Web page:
Genesis 22:1-14 CEB
After these events, God tested Abraham and said to him, “Abraham!”
Abraham answered, “I’m here.”
God said, “Take your son, your only son whom you love, Isaac, and go to the land of Moriah. Offer him up as an entirely burned offering there on one of the mountains that I will show you.” Abraham got up early in the morning, harnessed his donkey, and took two of his young men with him, together with his son Isaac. He split the wood for the entirely burned offering, set out, and went to the place God had described to him.
On the third day, Abraham looked up and saw the place at a distance. Abraham said to his servants, “Stay here with the donkey. The boy and I will walk up there, worship, and then come back to you.”
Abraham took the wood for the entirely burned offering and laid it on his son Isaac. He took the fire and the knife in his hand, and the two of them walked on together. Isaac said to his father Abraham, “My father?”
Abraham said, “I’m here, my son.”
Isaac said, “Here is the fire and the wood, but where is the lamb for the entirely burned offering?”
Abraham said, “The lamb for the entirely burned offering? God will see to it, my son.” The two of them walked on together.
They arrived at the place God had described to him. Abraham built an altar there and arranged the wood on it. He tied up his son Isaac and laid him on the altar on top of the wood. Then Abraham stretched out his hand and took the knife to kill his son as a sacrifice. But the Lord’s messenger called out to Abraham from heaven, “Abraham? Abraham?”
Abraham said, “I’m here.”
The messenger said, “Don’t stretch out your hand against the young man, and don’t do anything to him. I now know that you revere God and didn’t hold back your son, your only son, from me.” Abraham looked up and saw a single ram caught by its horns in the dense underbrush. Abraham went over, took the ram, and offered it as an entirely burned offering instead of his son. Abraham named that place “the Lord sees.” That is the reason people today say, “On this mountain the Lord is seen.
Abraham fully and completely trusts God's promise:
This scripture, at face value is horrific. It is even more so when one realizes child sacrifice was not practiced by the Israelites. (Not that sanctioned child sacrifice should make us feel better about the scripture.) It is difficult to find the redemption in this text. Then there is a single line in scripture that opens my heart: "Stay here with the donkey; the boy and I will go over there; we will worship, and then we will come back to you."
God made a promise to Abraham, rich as the sands of the wilderness; bright as the starts in the night sky. Abraham would be the father of a great nation. Now, with Ishmael gone, his entire blood line rests in the boy, Isaac. Abraham knows what God has asked from him, but he trusts in God's promise so completely, he doesn't question it. He knows Isaac is coming back with him, even if he doesn't yet know how.
There is a strong possibility Abraham saw Isaac as a tool rather than a son:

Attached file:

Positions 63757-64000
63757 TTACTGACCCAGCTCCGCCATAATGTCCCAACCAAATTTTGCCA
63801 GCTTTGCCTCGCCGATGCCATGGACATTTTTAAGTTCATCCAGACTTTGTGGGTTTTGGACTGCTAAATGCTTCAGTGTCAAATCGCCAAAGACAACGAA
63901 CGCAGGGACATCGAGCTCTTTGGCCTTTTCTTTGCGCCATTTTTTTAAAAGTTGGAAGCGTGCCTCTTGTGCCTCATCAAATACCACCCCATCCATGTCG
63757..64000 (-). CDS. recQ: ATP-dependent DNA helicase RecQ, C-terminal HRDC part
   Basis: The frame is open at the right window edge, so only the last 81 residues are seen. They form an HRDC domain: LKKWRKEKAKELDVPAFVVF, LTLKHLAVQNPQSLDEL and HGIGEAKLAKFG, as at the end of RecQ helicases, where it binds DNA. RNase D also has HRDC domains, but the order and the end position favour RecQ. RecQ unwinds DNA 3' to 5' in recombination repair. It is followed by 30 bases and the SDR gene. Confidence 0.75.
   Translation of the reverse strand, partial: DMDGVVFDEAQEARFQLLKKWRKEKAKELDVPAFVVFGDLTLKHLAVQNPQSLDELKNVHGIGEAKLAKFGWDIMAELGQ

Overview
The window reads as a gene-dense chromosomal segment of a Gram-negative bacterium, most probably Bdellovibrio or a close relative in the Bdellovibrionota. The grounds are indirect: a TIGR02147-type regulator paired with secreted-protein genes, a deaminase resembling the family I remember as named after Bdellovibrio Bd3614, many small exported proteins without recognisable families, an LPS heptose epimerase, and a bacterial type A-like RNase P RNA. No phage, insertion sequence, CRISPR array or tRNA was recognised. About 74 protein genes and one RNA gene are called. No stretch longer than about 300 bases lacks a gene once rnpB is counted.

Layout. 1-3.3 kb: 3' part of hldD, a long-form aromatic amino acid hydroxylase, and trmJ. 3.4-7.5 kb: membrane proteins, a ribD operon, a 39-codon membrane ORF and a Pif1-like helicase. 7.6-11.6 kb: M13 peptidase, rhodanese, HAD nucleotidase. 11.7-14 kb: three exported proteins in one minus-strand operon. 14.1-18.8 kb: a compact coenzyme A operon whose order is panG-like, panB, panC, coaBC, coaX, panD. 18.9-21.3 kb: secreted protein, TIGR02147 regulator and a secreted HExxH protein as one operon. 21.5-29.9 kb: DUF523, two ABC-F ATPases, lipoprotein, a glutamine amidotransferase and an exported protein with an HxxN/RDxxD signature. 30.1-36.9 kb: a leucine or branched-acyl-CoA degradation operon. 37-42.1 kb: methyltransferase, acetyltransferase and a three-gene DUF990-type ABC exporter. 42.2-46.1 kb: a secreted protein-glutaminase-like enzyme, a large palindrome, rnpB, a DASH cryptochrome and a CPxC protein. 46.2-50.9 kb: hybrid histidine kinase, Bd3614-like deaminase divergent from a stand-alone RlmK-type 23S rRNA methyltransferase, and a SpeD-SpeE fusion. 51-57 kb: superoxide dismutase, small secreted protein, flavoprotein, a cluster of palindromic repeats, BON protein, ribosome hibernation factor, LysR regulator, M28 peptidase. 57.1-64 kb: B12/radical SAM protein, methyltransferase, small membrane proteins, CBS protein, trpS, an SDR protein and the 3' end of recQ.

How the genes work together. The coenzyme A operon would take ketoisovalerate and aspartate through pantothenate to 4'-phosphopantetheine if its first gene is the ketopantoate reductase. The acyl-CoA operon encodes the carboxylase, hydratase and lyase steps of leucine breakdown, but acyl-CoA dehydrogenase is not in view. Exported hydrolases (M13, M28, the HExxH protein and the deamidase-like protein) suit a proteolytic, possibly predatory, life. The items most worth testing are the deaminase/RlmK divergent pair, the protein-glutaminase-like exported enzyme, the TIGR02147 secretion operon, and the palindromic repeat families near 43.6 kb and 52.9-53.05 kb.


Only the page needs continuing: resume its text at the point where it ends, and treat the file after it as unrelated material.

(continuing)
Would it surprise you, if you discovered, the first time the bible has Abraham talking directly to his son is on their way to sacrifice him? Oh, there is plenty of talking about the son, but no talking to him. Then, on their way to Isaac's final destination, the son asks, "My father?" The bible finally has Abraham speaking to Isaac, "I'm here, my son."
I don't want to take this line lightly. 'Here I am,' or 'I'm here,' as CEB puts it, is a phrase Abraham uses with God. It's an open statement filled with possibility. When I read Abraham's response, I see a father who has finally found connection with God and with family.
There is also a strong possibility God wants to help Abraham see his son as precious:
The best way to ruin a cake is mess with the basic ingredients. Too much flour can dry a cake out. Too much liquid or sugar can make it too dense. Yes, most of the process happens in the oven, but the first steps of mixing the ingredients makes all the difference for a good cake.
We need to remember, this is the beginning of a people. How Abraham chooses to treat his son will impact how the chosen family unit will work for the generations to come. God's covenant to make Abraham the seed for a great nation, was made with the stipulation, you will be the father. Up until Abraham's response to Isaac, he had a perfect relationship with God. His communication and trust were perfect. I question whether he had enough of a relationship with his son. When God raises the stakes, Abraham is finally able to see his own son as beloved and precious.
I see this as the tension between the physical and the spiritual. There is more purpose to physical reality, than sitting it out until heaven. Being part of God's call should be a bit messy. While it should feel good at times, there should also be times it hurts. If we are really working for God, our hands are going to get a little dirty. (No one plants a garden without needing to clean up afterwards.) We must be prepared to say the words, "Here I am." We must be prepared to say those words to God, as well as those around us. We must be prepared to the stark openness those words bring.
"Here I am."